You could just go in for your flu jab, and the next you know he’s referred you to an occupational therapy course at the day centre. But, wait a minute…did I say flu jab? That’s another thing the GP gets a sub for. While he’s at it, he might put you on statins. He gets an extra payment for that as well

So dementia test, flu jab and statins and the doc has picked up near on 250 smackers. Not bad for a ten minutes’ consultation. I still have enough wits left to work out that’s £1500 per hour.

Never mind the expense – the taxpayer will foot the bill as usual.

It’s outrageous making it so no one will dare visit the doc.

I suspect that’s the who point of the dementia diagnosis plot: to cut down the number of appointments and so put an end to all the GPs’ whingeing about their excessive workload.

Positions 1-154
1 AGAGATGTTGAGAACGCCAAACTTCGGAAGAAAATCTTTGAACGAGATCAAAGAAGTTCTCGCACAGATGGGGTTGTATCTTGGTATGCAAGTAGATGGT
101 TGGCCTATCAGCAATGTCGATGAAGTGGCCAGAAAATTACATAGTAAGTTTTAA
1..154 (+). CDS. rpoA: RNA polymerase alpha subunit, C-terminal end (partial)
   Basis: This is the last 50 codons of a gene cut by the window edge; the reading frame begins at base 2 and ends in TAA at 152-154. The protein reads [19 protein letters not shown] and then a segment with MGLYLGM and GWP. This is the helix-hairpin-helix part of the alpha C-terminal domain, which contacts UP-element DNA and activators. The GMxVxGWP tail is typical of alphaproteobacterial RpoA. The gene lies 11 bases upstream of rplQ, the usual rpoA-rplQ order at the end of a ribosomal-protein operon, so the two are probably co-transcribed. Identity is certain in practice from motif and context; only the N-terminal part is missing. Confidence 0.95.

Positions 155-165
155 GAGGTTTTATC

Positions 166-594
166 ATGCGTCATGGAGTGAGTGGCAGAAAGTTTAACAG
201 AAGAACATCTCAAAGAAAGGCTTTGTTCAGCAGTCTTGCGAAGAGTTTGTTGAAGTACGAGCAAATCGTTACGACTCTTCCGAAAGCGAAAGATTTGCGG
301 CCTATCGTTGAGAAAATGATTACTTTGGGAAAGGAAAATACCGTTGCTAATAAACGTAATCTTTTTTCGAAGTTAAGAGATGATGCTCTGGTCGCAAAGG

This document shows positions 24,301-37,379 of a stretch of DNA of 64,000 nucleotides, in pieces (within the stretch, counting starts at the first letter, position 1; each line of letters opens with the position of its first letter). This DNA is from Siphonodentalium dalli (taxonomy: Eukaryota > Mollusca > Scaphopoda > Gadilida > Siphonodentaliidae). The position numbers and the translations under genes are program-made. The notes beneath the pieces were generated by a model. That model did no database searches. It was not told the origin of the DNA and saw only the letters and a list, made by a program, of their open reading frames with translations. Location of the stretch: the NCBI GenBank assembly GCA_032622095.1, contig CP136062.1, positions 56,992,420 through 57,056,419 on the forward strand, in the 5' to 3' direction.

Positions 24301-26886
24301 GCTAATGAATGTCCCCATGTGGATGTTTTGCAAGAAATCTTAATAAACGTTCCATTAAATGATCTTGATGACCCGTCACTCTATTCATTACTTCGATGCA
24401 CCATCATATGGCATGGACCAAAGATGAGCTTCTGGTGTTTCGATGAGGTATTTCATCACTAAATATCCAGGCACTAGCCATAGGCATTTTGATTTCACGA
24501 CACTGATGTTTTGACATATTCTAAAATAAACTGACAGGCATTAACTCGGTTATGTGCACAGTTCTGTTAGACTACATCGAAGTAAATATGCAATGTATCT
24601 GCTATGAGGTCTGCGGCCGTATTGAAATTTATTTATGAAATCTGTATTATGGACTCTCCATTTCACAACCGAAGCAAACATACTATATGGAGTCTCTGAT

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22 Oct

One of us, Madam?

Fiona Woolf is being interviewed by a House of Commons Select Committee concerning her eligibility to be chairman of a new enquiry into historic child abuse. Charities supporting the victims of such abuse have objected to Mrs Woolf’s appointment on the grounds that she is too close to the very Establishment which is suspected of covering up the abuse. They have singled out in particular the fact that Mrs Woolf was at five dinner parties with Leon Brittan, the former home secretary.

Mrs Woolf denies being a member of the Establishment. I suppose the next thing we shall hear is Bill Gates telling us he’s not rich.

Not a member of the Establishment? Of course she isn’t…